I met with an attorney recently who runs a small firm in Texas. It was a casual meeting of cycling enthusiasts but we eventually talked about his business, just kicking around some ideas about systems and such… And he’s built a nice business that is growing and making him money – both very good places to be for any business owner!
He shared with me his personal strengths and weaknesses in terms of how he is managing his business. One of his ‘pride points’ was how he ‘simplified’ his response to the question “what do you do?” from family, prospects, and the general public. He often found himself stumbling around that question so he simply created a brief explanation that he had printed on the back of his business card – so he simply responded to that question by handing out his card.
Having moved from the insurance business to the software business then back, I understand the challenge of delivering an interesting and informative “elevator pitch” that gives someone a 15 second “what can this guy do for me” solution, or worse – “what is he going to sell me?”
The two of us agreed that a better, more thought out response to the “what do you do?” question might help him open more doors and generate more immediate interest in his firm.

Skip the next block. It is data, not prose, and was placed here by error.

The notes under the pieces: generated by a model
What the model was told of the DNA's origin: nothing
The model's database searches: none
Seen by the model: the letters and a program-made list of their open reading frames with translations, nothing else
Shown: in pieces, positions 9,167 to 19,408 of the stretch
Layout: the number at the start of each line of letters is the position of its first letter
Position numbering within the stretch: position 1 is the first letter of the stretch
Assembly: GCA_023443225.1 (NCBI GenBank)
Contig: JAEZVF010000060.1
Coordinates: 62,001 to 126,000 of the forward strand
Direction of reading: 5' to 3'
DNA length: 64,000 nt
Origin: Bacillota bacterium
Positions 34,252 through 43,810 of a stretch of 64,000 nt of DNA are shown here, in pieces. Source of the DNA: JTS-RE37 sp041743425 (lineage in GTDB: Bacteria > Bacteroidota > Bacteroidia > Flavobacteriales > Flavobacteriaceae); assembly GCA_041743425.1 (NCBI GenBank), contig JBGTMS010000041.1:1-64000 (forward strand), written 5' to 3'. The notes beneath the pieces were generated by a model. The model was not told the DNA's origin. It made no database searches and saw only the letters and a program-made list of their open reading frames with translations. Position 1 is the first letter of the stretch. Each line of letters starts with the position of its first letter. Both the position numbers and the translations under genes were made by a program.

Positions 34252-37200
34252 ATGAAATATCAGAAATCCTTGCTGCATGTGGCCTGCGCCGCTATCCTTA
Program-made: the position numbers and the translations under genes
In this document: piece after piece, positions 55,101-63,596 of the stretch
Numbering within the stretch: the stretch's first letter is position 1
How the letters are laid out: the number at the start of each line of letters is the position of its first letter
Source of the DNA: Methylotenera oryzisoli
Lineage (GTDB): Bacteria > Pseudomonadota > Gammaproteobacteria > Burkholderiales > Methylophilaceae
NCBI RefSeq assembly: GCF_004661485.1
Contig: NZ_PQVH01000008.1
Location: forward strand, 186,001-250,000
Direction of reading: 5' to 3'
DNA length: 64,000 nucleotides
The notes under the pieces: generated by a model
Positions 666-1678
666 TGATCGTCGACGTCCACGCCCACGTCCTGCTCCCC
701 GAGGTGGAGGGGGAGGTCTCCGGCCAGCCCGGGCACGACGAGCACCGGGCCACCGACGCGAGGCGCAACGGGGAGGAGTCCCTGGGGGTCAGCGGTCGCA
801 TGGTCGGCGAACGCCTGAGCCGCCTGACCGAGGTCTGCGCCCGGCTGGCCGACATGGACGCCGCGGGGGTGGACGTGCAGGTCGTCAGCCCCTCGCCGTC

How do you overcome the trap of the elevator pitch – meaning how to you set yourself up as a person of value? How do you overcome both the potential “I’m asking but not listening” and the “he’s giving me a sales pitch?” reactions that most people will most likely put forth?
Matt Oechsli hit the nail on the head with his blog post “Don’t Sell Yourself Short” when he said that you have a rare opportunity to make a value statement with your elevator pitch… And then leveraging that opportunity by combining good body language and a concise statement…
His litmus test for the elevator pitch? Can your spouse and/or support staff explain and articulate your elevator pitch with ease? When they can, you can say your mission statement has the potential to be of value to you, and those you meet.